Monday, October 06, 2008
Matheos Viktor Messakh for The Jakarta Post
Eight years ago, fisherman Mohamad Delan used potassium cyanide and dynamite bombs for fishing. The 38-year-old knew it was illegal and was caught twice by the marine authorities, but he was never worried.
The man, one of 1,456 fishermen in Sepempang village in Bunguran Timur subdistrict of Natuna regency, Riau Islands, could always bribe his way out of trouble.
"We used to pay the navy base commander Rp 1 million a month. If we caught only one napoleon fish (cheilinus undulatus) a day, we could pay off all of our debts," he told The Jakarta Post during a visit to the island recently.
"In fact, by using potassium or bombs we could catch up to three napoleon fish a day."
But Mohamad has a different perspective these days. He and the other fishermen have joined the Coral Reef Rehabilitation and Management Program (Coremap), since the program was launched in the regency, back in 2004.
By joining the program, he said his income had dropped, from about Rp 4 million (US$430) a month to about Rp 2 million. But he said he did not have any regrets, adding that he cared more about his family and the environment.
"If I'm jailed, who is going to feed my family? A big income doesn't make any difference ... Besides, what will happen to our children if we continue using potassium and bombs?
"In 1999, before Coremap came here, it was even difficult to find a small octopus, but now we can easily find them," he said.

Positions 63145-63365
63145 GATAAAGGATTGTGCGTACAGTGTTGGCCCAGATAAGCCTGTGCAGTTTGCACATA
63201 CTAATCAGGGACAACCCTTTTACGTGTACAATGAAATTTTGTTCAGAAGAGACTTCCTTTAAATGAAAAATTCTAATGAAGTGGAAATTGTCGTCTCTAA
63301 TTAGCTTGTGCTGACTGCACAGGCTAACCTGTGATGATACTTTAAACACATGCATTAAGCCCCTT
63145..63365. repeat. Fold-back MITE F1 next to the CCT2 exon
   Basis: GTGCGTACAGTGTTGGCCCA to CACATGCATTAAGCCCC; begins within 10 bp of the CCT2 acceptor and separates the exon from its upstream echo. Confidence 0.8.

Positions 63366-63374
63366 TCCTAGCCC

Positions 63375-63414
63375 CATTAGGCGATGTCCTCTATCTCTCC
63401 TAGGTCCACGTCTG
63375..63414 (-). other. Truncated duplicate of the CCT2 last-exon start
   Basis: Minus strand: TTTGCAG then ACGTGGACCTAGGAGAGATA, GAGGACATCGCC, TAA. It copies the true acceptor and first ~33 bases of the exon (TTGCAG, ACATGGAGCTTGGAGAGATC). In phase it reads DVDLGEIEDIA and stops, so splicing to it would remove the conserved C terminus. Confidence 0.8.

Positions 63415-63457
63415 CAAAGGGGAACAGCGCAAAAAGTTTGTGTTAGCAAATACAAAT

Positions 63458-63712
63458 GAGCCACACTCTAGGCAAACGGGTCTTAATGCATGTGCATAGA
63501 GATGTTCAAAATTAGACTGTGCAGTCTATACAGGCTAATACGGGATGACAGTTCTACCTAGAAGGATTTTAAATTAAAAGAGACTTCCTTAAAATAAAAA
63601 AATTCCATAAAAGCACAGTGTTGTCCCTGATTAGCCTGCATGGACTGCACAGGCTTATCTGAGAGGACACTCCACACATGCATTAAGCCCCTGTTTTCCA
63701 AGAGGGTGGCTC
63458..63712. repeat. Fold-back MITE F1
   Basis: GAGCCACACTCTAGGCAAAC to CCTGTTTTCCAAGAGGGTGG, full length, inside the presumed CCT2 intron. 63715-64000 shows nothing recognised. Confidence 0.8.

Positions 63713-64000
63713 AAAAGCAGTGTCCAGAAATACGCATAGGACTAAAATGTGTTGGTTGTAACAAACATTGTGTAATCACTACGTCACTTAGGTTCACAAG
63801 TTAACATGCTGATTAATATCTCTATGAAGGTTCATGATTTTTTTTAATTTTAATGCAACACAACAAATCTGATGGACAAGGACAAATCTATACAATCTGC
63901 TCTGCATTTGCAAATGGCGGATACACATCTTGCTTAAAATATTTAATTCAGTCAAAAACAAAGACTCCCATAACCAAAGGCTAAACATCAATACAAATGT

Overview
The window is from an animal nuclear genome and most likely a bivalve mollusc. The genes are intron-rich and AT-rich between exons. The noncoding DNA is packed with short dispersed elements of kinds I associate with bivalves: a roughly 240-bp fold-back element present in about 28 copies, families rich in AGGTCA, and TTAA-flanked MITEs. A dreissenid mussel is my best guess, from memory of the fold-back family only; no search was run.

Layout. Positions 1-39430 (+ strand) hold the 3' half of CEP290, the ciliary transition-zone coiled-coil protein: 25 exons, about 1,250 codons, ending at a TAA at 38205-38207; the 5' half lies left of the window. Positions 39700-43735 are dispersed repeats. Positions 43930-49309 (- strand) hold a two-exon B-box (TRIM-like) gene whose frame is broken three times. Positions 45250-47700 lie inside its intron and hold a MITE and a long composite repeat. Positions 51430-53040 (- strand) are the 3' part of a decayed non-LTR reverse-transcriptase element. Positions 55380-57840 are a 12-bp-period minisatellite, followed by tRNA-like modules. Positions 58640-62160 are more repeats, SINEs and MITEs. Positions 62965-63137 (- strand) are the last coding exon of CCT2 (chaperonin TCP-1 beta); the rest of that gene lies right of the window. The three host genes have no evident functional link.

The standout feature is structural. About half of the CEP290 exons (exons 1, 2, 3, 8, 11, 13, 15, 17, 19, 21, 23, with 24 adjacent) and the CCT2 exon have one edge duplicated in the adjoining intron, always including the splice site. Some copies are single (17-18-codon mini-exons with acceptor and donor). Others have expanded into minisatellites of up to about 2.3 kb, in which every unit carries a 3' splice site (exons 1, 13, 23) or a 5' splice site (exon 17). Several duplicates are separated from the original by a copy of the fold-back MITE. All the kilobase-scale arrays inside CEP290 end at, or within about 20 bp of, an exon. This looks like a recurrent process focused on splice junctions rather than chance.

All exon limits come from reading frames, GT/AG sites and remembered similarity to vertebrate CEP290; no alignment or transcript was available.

Of the 25,531 households in this outer island regency, 6,440 households or 25 percent depend on fishing.
With the support of Coremap, Sepempang village, together with nine other coastal villages in the regency, has established their own coral reef conservation institution (LPSTK). The other eight villages are Sabang Mawang, Pulau Tiga, Sededap, Tanjung, Sepempang, Kelanga, Pengadah, Kelarik Utara and Cemaga.
The 264,778-kilometer-square regency has 16 districts, 69 villages and six subdistricts.
Each village that has established it own LPSTK decided on its protected sea area through village consensus. Until now, Natuna has a total 142,977 hectares of protected sea.
These protected areas, which have been ratifed by a 2007 bylaw, are divided into core zones where fishing activities are not permitted and buffer zones where people are allowed to fish using environmentally friendly means.
Each LPSTK comprises several groups of people that are responsible for surveillance and monitoring of their protected area. They conduct public awareness activities to preserve the coral reefs.
Like other villages in the regency, Sepempang also introduced a new village regulation in 2006 to prevent the use of destructive fishing techniques such as cyanide and bombs. Punishments for using these methods vary from oral warnings to prosecution.
"We try to educate people in various ways, but we only bring them to court if they refuse to stop bad habits," Coremap's monitoring, controlling and surveillance coordinator for Natuna, Buyung Priyadi said.
But legal efforts and public awareness might not be enough on their own to preserve the coral reefs, which have co-existed with local island communities making their living from the sea for centuries.
Coremap also provides training for local groups in job skills for alternative livelihoods and has provided access to a revolving fund to help local fishermen start small businesses.